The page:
It's a six-story package. So you get my story as well as the other five, all with this same prompt. I have not gotten my copy yet, but I think it'll be fun to see how different authors approach the same prompt. And the other thing that I have that's relatively new, I think because you're a Floridian and your husband's a musician...are you a Jimmy Buffett fan?

Linda 05:00

I have been to a Jimmy Buffett concert in the past when it was at the Sunrise Music Theater, which is a smaller venue. 

Neil

Did you like it? 

Linda

I did. It was interesting. I liked his music. I'm not a Parrothead, I'm not a diehard Jimmy Buffett fan. I'm more of a Bruce Springsteen girl.

Neil 05:19

And I agree. I'm a Bruce Springsteen guy, Jersey guy all the way but I do love Jimmy and I love his music. And about a year ago, a short story writer who I had met at Malice Domestic mystery fan conference in Washington DC approached me. His name is Josh Pachter – P A C H T E R. He's a very prolific short story writer and now an antholologist and he had a contract from Down & Out Books to put together an anthology of crime fiction based on Jimmy Buffett songs. He wanted to have one song from Jimmy's first recordings, one from his latest and then basically one song per album. Jimmy has written so much music there's so much to choose from. My favorite Jimmy Buffett song is A Pirate Looks at 40 - my case, it's now you know the pirate’s looking at 60.

Linda 06:17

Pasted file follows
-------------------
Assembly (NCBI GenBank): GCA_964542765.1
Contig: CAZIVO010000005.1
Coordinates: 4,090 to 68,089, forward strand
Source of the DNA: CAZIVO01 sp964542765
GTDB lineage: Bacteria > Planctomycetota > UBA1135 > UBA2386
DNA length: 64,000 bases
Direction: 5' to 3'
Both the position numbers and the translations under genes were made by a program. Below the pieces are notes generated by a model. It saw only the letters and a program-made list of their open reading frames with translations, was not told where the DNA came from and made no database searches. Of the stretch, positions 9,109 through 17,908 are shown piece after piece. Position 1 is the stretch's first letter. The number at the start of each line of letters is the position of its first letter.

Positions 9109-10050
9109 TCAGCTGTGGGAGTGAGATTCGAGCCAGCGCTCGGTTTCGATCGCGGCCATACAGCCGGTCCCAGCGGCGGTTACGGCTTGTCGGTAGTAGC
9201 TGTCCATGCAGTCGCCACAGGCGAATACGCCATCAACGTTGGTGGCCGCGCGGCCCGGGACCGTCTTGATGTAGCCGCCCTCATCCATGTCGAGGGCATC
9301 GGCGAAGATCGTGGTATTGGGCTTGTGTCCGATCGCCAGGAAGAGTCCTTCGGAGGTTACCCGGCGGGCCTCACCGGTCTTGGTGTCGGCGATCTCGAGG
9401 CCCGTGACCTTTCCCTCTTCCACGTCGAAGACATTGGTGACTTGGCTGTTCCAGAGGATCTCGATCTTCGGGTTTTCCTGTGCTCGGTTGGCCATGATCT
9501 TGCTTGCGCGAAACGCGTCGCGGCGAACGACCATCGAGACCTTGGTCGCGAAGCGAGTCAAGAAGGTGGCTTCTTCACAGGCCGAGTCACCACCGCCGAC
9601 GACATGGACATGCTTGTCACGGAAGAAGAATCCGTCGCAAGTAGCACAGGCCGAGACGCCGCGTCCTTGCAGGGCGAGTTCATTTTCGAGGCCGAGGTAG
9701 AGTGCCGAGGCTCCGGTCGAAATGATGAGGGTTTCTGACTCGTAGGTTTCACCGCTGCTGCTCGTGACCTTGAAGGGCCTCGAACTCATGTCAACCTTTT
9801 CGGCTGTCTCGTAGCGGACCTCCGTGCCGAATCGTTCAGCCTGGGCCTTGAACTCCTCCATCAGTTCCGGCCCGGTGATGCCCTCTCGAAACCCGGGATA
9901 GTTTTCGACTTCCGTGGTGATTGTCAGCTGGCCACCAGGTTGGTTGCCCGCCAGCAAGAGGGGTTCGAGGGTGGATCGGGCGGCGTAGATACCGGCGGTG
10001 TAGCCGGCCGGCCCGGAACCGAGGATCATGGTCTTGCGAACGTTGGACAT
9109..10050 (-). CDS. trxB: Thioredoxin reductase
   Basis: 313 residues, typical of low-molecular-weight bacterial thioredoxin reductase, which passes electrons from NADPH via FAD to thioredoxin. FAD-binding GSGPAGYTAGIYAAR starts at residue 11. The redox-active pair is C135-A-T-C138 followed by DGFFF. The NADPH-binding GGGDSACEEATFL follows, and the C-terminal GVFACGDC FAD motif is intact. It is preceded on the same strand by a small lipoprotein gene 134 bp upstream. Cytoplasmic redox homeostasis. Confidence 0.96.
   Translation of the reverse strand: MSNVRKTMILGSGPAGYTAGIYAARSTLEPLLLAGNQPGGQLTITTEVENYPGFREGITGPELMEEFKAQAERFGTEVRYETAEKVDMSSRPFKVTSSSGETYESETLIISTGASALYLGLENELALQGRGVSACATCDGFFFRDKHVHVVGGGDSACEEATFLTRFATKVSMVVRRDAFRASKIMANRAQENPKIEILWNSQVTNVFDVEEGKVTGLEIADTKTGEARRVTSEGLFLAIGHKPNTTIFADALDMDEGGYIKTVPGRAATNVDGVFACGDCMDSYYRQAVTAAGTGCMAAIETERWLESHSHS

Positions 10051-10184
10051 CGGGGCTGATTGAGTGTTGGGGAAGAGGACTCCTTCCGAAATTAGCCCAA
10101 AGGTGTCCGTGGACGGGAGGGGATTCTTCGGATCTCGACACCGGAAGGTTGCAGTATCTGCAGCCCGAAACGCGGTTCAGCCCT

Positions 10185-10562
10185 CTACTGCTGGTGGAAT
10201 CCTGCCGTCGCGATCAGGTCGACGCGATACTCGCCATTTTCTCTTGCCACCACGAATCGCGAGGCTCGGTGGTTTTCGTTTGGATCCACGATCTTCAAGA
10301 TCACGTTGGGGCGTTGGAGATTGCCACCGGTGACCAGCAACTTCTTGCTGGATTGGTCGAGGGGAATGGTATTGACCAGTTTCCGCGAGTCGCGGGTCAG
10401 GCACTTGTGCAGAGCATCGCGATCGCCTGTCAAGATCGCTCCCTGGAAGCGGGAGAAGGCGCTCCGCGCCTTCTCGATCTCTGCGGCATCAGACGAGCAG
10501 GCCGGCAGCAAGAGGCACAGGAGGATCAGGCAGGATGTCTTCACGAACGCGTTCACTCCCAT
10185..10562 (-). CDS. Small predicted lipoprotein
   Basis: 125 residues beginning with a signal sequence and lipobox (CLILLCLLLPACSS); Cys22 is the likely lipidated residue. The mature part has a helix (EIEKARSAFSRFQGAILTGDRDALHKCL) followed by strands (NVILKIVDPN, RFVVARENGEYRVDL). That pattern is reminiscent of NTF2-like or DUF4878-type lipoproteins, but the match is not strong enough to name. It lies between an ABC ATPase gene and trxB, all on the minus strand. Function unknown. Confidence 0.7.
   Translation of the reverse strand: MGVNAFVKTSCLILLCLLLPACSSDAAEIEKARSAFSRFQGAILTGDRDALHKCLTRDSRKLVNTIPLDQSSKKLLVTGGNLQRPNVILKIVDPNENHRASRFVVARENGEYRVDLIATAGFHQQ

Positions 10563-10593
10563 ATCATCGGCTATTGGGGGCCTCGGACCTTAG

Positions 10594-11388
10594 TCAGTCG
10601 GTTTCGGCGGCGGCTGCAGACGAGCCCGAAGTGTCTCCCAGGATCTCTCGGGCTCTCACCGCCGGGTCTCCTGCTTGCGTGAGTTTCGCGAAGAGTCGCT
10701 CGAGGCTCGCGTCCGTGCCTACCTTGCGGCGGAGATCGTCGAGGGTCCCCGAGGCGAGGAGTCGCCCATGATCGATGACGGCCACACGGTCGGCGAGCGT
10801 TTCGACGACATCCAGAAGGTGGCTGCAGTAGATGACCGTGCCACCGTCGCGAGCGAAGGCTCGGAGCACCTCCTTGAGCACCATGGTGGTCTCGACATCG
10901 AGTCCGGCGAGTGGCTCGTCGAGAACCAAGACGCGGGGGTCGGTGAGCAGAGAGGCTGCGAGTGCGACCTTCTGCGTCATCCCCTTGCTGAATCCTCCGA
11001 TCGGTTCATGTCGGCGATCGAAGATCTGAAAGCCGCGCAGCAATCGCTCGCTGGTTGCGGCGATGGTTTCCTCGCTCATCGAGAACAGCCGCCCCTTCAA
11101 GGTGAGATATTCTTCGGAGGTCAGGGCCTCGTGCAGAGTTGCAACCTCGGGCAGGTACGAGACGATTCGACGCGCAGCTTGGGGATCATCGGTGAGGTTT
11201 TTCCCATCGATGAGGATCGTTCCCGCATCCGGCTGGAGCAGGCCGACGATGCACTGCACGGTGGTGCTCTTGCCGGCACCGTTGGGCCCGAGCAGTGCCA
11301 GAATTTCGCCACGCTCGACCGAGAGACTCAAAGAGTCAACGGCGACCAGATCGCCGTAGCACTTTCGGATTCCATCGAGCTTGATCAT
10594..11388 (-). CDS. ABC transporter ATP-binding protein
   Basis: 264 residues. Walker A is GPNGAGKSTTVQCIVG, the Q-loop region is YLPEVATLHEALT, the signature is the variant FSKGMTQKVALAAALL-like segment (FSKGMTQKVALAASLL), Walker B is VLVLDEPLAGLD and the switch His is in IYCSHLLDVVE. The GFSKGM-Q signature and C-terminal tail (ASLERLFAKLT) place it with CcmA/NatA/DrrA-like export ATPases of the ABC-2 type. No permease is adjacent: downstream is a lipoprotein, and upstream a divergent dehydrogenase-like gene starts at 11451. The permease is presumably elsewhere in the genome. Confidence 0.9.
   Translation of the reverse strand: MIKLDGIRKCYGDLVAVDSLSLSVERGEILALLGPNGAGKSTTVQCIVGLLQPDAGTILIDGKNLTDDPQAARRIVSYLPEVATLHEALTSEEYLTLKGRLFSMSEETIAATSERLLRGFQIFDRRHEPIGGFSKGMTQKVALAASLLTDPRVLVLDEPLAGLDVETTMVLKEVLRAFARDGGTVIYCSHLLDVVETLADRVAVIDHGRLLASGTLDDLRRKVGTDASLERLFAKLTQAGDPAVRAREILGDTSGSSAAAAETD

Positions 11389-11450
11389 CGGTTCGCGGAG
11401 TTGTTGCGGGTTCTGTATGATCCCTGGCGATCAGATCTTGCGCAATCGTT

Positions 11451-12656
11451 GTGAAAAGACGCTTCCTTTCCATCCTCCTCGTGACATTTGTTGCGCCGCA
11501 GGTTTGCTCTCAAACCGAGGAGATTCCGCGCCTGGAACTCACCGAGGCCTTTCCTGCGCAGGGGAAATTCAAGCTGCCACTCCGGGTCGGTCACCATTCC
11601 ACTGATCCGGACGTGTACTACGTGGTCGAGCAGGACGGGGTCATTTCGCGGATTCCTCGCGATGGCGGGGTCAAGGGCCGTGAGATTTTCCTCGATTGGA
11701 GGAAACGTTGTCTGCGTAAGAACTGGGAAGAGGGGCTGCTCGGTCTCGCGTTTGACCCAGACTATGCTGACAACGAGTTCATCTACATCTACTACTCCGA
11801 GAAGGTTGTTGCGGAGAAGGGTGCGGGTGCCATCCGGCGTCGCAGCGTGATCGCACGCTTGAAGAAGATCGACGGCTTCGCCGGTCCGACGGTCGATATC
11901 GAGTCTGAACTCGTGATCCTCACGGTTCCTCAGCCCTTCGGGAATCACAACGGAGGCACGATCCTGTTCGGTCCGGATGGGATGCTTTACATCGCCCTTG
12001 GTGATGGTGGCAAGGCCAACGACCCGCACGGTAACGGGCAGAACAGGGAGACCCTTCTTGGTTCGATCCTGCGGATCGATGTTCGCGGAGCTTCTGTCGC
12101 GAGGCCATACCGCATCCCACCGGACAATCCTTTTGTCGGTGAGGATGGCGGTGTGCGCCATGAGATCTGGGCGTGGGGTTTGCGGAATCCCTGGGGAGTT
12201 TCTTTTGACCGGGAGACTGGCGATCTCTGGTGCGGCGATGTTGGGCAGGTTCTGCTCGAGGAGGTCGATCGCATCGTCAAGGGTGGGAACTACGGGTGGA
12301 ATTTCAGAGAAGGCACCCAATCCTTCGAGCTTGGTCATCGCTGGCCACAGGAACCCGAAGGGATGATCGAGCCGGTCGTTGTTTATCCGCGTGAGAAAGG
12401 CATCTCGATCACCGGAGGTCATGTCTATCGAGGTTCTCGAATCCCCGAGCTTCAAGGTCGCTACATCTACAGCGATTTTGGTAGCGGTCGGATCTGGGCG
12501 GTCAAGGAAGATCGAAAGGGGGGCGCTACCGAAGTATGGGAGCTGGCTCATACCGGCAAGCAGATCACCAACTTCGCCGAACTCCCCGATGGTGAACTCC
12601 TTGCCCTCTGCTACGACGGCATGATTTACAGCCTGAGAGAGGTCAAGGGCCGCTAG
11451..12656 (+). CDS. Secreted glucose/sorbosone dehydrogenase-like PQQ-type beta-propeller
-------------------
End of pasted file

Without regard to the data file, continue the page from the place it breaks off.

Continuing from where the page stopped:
It's a lucky pirate who gets to age to 60.

Neil 06:21

Somebody had already taken that song. So I went looking through the canon. I had seen a musical that Jimmy wrote based on a book by Herman Wouk called Don't Stop the Carnival. I saw that in its pre-Broadway run at the Coconut Grove Theater in Miami, went out, bought the CD, listened to it memorized all the songs. When Josh asked me I went looking and I said, Well, let me let me look at Don't Stop the Carnival. And I picked a song called Public Relations. The plot of the musical essentially is that a Broadway PR guy has retired to the Caribbean to run a hotel, I use that as the jumping off point. What kind of job or client would cause this PR guy who has retired to the Caribbean to return to New York. As you know, I love puns. All the titles of my golden retriever mystery series are all a flip on dog versus God. The first book is In Dog We Trust. I said, I can't resist the double entendre of public relations. It's a client of his who has been caught having relations in public. And the client is an ostensibly straight married man, who is the president of a company that manufactures condoms. And he has been caught on video bare-backing. So not using a condom with a young male hustler. So that's the kind of story that requires a PR master to spin. It's not necessarily a prompt for a piece of crime fiction. Josh had asked us to use as many of the phrases from the song as possible as little Easter eggs for the readers. I have read most of the other stories in the anthology. And if you're a Buffet fan, it's a pleasure to read because the stories are all fun, but they all also are filled with these little Easter eggs of quotes from the songs. I wrote the story. And I sent it to Josh. And he wrote back well, this is really fun, but it's not really crime fiction, see what you can do to focus on a crime here. And so I did. That's, to me, the beauty of an editor who can point out what needs to be polished in the story how to emphasize certain points. And so I did, I rewrote the story, sent it back to him. He took it. And I'm really pleased with that anthology, which is called The Great Filling Station Holdup: Crime Fiction Inspired by the Songs of Jimmy Buffett. So it's been fun. We've promoted that book a couple of times in Zoom videos with other authors, just the sense of joy that comes through come many of these authors really loved coming up with these stories, and they love talking about them. So I think it's a really fun book.